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3. Egyptian Surveillance drowns in Facebook discussions
There is no end in sight of Facebook discussions in a society that struggles with religious, political, and class issues. Conservations ranging from the usage of wedding veils and lingerie; the announcement of the Nobel Prize winner; a baby crying next to an ISIS fighter; the search for the truth; university tests; the gloating about dead Muslim Brothers, or the brutal slaughter of ‘Īd al-Adhá. (Sara ‘Alâm, al-Yawm al-Sābi’a, Oct. 22).
Read the original text in Arabic.
Text of Mona El-Saghir, General Secretary of the Global Forum for Media and Development from January 27, 2015 Press Conference.
Cornelius Hulsman, Deputy Chair of the Center for Arab-West Understanding
Press conference 27 January
Counter blasphemy with arguments by the pen and other non-violent means.
Sheikh Dr. Anas Abu Shadi, Professor of comparative fiqh at the Azhar University
“Counter Insult with arguments by the pen and other non-violent means.”
Press Conference on January 27, 2015
The text of H.E. Mohamed Orabi, former Egyptian Minister of Foreign Affairs at the 'Charlie Hebdo: Responses from Cairo' press conference.
The following article is extracted from the ENAWU forum, an international project begun in 2008. We are cleaning the forum contributions of the ENAWU network. Contributions of interest are now placed in Arab-West Report.
AWR intern Dilan was shocked when he saw the differences between media reporting about Abu Fana and the numerous interviews AWR had carried out in the area. One reader wrote that we should not expect information to change people, only God can do so. This is certainly true but good information needs to be at hand. Lack of information, lack of transparency makes it possible to manipulate. Many people are manipulated.
Paul Gordan Chandler served as Episcopal priest and rector of St. John’s Church in Maadi, a suburb of Cairo, Egypt, between 2003 and 2013. I have known Paul Gordon Chandler for all these years.
Chandler’s book describes the conversion of Syrian national Mazhar Mallouhi (1935), born and raised into a Muslim family and who became a follower of Jesus Christ without leaving Islam. This would seem to many Muslims and Christians a contradiction but not to Mallouhi and Paul Gordon Chandler. The book feeds into the missionary thought of some Evangelical groups who are hoping, praying and working towards converting Muslims to accept Jesus Christ as their Lord without joining one of the traditional churches. Paul Gordon Chandler does not refer to this in his book but he was and is certainly aware of this way of thinking in Christian missionary circles. The book describes the life history and changes in the belief system of Mazhar I asked Dr. Michael Burslem, a long time friend of Arab-West Report, retired medical doctor and member of the Episcopal Church in Canada to write a book review. I have added in 2014 some additional information between brackets.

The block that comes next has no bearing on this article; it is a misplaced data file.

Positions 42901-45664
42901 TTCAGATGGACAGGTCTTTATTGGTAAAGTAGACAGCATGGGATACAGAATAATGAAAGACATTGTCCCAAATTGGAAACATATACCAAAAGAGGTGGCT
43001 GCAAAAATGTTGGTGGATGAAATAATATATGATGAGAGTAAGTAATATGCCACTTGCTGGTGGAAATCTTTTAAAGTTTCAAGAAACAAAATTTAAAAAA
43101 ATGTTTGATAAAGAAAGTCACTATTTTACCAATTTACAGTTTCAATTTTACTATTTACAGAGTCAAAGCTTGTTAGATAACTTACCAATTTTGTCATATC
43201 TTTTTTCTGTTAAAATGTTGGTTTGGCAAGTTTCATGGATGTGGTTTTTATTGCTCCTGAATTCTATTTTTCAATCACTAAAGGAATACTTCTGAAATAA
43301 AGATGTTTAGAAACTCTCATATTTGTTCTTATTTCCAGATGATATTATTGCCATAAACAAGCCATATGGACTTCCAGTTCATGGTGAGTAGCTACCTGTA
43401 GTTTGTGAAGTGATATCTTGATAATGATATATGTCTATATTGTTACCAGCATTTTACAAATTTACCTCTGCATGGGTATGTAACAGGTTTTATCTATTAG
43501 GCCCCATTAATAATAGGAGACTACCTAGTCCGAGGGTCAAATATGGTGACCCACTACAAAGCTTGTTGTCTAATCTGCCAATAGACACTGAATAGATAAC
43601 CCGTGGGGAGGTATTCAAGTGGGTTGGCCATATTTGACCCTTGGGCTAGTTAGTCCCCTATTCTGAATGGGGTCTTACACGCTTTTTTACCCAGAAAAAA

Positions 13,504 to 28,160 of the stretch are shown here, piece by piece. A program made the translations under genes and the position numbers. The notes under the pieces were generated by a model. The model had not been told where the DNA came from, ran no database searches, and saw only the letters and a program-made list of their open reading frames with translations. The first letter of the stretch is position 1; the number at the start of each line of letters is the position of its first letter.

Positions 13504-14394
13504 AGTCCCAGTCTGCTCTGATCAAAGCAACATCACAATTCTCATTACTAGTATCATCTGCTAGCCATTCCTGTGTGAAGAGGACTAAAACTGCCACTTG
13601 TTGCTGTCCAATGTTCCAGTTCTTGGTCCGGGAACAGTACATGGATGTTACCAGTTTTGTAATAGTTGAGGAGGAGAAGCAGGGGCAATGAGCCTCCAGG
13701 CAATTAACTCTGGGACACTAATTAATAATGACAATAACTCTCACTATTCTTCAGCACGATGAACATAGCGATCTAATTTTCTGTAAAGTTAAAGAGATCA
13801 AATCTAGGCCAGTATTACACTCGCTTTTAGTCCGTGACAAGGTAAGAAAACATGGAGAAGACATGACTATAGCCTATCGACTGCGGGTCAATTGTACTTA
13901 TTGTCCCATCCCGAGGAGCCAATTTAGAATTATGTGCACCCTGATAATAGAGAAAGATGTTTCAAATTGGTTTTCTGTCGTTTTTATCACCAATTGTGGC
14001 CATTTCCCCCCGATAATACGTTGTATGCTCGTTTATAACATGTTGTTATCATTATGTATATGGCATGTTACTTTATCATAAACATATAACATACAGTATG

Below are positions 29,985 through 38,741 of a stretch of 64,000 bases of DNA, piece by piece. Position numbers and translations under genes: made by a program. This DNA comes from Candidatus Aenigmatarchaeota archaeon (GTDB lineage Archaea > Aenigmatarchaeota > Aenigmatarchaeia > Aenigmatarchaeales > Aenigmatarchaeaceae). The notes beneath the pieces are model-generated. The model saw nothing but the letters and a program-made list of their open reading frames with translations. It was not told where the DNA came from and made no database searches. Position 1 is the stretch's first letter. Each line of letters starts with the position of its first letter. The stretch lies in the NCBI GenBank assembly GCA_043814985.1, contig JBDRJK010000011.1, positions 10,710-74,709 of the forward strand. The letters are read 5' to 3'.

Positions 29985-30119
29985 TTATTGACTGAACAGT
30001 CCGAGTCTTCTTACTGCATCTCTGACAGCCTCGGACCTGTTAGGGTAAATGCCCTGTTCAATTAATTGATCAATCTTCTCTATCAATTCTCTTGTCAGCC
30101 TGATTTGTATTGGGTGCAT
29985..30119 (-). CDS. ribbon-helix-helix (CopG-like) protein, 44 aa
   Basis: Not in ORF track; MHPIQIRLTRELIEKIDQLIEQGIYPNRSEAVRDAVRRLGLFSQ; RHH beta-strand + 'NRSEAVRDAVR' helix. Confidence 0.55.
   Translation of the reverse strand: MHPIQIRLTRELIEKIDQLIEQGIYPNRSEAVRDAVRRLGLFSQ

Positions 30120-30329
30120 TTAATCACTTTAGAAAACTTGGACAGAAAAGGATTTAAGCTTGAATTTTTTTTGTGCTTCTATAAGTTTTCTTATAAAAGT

The Center for Arab-West Understanding’s first main activity after its foundation was strongly opposing Dutch MP Geert Wilder’s film “Fitna.” We wrote several reports criticizing his film, organized the visit of a Dutch Muslim-Christian delegation to Egypt and wrote a petition to Dutch Parliament. http://www.cawu.org/?Activities_and_Projects:Projects:No_More_Fitna
Interesting is to see the Syrian Christian response to questions asked by a German teacher of religious education in Darmstadt, Germany. The Syrian Christian asks to distinguish between Islam as a religion and political Islam. She also thinks in terms of teaching Islam for all, Muslim and non-Muslim, instead of teaching Islam only to Muslims. These are good questions to be raised.
The following article is extracted from the ENAWU forum, an international project begun in 2008.
There are continuously discussions about people of one culture feeling superior of those of another culture. The discussion initiated by Dieter Mueller-Ehrhart addresses a subject in which this superiority is expressed but as Egyptian intern Abrar el-Ghannam wrote, ultimately media in both the West and the Arab world should stop this type of reporting and provide more profound information about people of other cultures.